34. 34. Three-Tiered Fetal Heart Rate Interpretation System Category I- NORMAL acid base status • Baseline rate: 110–160 bpm • Moderate Baseline FHR variability • No Late or variable decelerations • Early decelerations: • Accelerations: Category II-INDETERMINATE not categorized as Category I or III. Category III-ABNORMAL acid base status-Intervention • Absent baseline FHR variability and any of the following: —Recurrent late decelerations —Recurrent variable decelerations —Bradycardia • Sinusoidal pattern
  35. 35. RCOG CLASSIFICATION BASELINE VARIABILITY DECELERATIO N REASSURING 110-160 ≥ 5 bpm None NON REASSURING 100-109 161-180 < 5 for ≥40 min but <90 min Early decel; typical variable; single prolonged ≤ 3min ABNORMAL <100 >180 sinusoidal ≥ 10 min < 5 for ≥90 min Late decel; atypical variable; single prolonged > 3min ACCELERATIO N present
  36. 36.  Ancillary tests that can aid in the management of Category II or Category III FHR tracings Four techniques are available to stimulate the fetus: 1)fetal scalp sampling, 2) Allis clamp scalp stimulation, 3) vibroacoustic stimulation, and 4) digital scalp stimulation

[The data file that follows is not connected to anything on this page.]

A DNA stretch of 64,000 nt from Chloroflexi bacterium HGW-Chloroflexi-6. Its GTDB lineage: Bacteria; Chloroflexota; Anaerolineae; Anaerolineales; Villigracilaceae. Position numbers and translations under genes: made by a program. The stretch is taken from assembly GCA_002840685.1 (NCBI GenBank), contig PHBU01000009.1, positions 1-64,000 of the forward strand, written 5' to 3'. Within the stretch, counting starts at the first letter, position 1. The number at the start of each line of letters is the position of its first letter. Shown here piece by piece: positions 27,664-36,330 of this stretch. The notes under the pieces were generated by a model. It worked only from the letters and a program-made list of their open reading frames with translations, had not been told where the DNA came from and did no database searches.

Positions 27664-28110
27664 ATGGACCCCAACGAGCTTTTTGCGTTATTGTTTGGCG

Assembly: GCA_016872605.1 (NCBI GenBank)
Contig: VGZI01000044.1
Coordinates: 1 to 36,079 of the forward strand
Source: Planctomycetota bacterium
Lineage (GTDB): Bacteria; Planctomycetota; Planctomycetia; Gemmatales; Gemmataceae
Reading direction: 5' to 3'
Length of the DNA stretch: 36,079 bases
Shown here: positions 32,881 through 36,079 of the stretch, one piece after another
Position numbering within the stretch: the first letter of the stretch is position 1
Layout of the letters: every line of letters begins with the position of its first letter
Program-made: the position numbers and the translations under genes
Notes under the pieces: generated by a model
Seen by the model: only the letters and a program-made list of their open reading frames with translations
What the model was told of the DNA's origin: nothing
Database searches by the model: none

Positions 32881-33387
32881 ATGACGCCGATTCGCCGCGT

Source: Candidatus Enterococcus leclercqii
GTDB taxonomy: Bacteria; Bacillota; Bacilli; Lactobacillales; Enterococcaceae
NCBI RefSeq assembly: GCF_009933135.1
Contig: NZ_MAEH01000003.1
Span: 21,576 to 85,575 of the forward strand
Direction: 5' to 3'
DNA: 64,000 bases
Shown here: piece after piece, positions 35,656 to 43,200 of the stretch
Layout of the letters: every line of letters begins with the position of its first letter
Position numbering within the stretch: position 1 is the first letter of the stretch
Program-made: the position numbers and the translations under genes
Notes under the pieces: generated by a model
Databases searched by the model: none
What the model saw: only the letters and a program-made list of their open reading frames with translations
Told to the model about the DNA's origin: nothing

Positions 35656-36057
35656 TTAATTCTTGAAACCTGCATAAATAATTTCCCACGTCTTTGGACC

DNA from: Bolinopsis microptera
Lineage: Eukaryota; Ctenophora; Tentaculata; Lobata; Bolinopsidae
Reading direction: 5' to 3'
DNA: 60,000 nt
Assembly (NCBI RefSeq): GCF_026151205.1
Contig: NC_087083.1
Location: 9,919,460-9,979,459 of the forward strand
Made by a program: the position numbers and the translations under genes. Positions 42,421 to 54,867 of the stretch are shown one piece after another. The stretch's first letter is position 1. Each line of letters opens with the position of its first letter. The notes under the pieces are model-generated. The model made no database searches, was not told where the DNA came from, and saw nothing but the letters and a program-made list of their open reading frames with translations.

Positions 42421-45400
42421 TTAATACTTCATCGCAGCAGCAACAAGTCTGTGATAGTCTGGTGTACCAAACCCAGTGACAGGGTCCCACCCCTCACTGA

37. 37.  A Cochrane review of three trials concluded that manual fetal manipulation did not decrease NRFS and it is not recommended.  Cochrane review of two trials concluded that antenatal maternal glucose administration did not decrease the incidence of NRFS and it is not recommended.
  38. 38. Standard interventions for NRFS Supplemental oxygen Discontinuation of any labor stimulating agent Changing maternal position Resolution of maternal hypotension-hydration. P/V to determine umbilical cord prolapse, rapid cervical dilation, or descent of the fetal head,ARM Assessment of uterine contraction . Tocolytics-in tachysystole with associated FHR changes. When the FHR tracing includes recurrent variable decelerations -Amnioinfusion
  39. 39. MANAGMENT Suspicious CTG If inadequate quality-check contact and connections  If hypercontractility-discontinue oxytocin, consider tocolytics  Maternal tachycardia,pyrexia,dehydration, hypotension  Supine? Epidural? sedation? drugs?  i/v crystalloid bolus; 10 L/min O2 If persistent → do ancillary tests Pathological CTG  FBS if feasible  If not feasible-expedite delivery (within 30 min)